I support oversight of homeschooling because I have been a homeschooling parent in a state without oversight and I believe that children should have adults besides their parents checking on their welfare. I know children who can drive motor vehicles or hunt with guns, but are basically illiterate. The family claims to be “homeschooling” and since their state makes no demands beyond notification of intent, there is nothing anyone can do, even when concerned relatives call CPS to investigate. Learning to read affects the very development of a young brain, and while those children may remedy some of their educational deficiencies as adults, they may never be able to recover all the ground lost.

I support oversight of homeschooling because today we know so much about the development of the child’s brain, about the benefits of early education, and about how children learn. It is unfair to any child to give parents complete freedom to conduct their own educational experiments on him/her, to allow them unlimited freedom to ignore a century of research and to decide what, in their opinion, their child needs to know and what will not be “useful” to his or her future. It may turn out well, but it may turn out badly. Ignorance leaves people vulnerable, and no child should be willfully subjected to that risk.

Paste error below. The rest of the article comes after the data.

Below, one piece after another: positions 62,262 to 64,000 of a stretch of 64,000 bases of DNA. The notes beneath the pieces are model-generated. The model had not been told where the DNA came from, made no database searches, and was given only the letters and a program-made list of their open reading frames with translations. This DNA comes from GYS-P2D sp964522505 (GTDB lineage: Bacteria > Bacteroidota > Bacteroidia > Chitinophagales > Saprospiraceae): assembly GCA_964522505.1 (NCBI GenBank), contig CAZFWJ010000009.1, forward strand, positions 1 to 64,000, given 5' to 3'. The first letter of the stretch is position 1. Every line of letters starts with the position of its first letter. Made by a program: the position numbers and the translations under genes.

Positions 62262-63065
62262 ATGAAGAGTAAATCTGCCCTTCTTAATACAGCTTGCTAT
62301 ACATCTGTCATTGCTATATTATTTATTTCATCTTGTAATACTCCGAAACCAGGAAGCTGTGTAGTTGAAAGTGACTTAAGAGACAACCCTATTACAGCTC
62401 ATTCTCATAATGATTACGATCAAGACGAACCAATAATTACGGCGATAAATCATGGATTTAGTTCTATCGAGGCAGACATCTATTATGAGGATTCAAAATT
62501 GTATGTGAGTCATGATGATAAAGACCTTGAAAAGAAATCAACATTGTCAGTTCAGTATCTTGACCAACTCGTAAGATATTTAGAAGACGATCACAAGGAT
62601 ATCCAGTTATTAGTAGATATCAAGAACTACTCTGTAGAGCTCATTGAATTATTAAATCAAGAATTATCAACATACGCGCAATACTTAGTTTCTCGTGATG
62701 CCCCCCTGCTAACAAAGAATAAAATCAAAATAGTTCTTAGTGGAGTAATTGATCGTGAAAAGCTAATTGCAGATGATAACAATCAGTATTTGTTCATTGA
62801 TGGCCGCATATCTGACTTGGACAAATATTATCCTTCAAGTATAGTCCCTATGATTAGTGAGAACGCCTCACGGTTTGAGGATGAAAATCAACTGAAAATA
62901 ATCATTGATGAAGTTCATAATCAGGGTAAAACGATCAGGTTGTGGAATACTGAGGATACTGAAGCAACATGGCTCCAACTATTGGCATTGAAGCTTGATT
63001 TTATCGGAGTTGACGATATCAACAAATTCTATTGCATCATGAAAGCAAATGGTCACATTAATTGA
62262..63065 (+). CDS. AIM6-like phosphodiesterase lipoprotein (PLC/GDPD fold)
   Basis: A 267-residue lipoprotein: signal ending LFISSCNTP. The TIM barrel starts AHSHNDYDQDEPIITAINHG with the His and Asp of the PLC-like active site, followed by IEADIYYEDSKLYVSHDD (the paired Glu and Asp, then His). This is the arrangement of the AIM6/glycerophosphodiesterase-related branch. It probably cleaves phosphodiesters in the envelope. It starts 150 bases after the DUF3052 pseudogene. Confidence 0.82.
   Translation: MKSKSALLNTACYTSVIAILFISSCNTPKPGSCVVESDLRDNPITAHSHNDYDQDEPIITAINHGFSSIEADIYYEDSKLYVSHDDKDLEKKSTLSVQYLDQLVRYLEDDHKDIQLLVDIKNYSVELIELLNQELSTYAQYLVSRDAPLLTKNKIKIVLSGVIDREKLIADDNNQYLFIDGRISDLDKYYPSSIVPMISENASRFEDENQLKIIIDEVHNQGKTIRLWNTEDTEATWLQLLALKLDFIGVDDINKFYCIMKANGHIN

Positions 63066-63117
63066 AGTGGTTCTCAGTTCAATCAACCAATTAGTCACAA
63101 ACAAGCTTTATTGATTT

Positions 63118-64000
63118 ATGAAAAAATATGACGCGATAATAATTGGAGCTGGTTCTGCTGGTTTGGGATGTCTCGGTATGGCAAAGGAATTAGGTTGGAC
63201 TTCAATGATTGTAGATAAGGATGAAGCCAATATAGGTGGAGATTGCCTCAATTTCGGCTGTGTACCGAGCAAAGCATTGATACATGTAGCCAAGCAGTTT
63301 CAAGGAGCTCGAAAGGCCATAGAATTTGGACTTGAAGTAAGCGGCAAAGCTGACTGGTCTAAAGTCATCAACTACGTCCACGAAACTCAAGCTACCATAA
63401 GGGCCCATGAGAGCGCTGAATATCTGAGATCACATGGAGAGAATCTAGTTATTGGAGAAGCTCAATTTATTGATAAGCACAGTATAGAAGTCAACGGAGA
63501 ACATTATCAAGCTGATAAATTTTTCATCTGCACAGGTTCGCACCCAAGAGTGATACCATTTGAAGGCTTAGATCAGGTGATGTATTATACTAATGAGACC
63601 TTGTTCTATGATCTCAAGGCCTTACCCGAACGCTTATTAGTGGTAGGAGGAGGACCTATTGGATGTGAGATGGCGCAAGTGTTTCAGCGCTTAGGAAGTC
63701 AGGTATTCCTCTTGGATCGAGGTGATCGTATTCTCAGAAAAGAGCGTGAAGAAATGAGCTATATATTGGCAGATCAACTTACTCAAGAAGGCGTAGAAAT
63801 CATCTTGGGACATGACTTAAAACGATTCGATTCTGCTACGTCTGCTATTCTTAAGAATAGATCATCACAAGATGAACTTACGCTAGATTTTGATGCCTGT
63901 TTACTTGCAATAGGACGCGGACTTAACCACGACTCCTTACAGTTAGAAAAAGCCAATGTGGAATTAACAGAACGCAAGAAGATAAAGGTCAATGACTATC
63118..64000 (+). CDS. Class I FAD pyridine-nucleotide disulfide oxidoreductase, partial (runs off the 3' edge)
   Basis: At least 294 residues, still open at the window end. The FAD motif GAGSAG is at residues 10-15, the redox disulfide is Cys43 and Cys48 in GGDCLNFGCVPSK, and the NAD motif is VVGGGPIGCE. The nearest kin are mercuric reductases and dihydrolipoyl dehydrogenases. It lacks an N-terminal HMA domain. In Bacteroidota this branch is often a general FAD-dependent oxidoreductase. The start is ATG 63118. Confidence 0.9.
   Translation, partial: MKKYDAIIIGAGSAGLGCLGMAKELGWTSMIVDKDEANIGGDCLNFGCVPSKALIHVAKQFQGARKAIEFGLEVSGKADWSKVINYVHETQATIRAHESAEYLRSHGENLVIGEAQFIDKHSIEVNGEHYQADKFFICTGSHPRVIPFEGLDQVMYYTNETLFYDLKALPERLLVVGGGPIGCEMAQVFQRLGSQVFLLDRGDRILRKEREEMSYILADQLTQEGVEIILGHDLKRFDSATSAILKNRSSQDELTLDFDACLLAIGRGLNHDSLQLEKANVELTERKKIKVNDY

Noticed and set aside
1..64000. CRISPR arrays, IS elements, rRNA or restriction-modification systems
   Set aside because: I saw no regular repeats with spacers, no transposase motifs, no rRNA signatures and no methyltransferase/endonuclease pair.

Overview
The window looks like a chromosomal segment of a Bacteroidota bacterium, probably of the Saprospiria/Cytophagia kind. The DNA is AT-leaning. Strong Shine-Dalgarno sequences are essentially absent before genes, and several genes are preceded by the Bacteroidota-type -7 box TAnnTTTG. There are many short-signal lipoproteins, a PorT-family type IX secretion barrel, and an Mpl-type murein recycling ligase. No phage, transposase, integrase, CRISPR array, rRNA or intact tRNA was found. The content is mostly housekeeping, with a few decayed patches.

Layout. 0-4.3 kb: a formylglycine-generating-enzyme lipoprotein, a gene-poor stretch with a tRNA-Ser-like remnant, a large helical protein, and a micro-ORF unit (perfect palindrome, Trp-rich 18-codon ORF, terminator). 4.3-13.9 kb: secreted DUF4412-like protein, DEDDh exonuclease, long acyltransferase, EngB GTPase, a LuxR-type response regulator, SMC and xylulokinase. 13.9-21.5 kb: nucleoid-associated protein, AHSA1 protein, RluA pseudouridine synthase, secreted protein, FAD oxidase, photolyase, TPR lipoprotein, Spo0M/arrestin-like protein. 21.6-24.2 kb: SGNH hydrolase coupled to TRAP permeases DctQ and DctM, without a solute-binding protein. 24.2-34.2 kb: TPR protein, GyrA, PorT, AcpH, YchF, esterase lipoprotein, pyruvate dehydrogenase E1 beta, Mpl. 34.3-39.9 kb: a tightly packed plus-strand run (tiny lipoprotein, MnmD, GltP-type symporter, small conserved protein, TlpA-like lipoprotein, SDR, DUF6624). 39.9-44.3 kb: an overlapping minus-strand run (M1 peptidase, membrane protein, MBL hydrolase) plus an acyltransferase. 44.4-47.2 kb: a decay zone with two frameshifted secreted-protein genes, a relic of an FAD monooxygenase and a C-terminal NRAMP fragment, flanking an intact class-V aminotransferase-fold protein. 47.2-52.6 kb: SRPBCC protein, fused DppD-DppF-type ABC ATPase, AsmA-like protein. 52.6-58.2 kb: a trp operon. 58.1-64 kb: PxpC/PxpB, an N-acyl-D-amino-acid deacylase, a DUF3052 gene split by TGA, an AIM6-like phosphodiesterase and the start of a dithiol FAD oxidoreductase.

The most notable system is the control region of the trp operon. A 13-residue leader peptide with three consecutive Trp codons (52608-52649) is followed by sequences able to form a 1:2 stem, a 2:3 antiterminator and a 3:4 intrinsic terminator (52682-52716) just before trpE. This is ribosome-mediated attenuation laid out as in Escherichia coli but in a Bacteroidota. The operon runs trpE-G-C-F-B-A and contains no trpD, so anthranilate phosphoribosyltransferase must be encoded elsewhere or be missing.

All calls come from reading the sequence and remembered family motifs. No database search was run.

Jerusha Lofland was homeschooled in Michigan from 1983 to 1993, from 2nd grade through 12th grade. She homeschooled her own children in Kansas from 2007 to 2013. For additional thoughts and experiences from other homeschool alumni and homeschool parents, see our Testimonials page.

Amethyst Marie: “The students most affected … were girls”

“I believe that the education I received through homeschooling was likely better than what I would’ve gotten in my local public school districts.  But I can’t say this for all the homeschoolers I grew up with. I knew teenagers who weren’t being given a complete high school education, particularly high school math and science. The students most affected by this were girls.”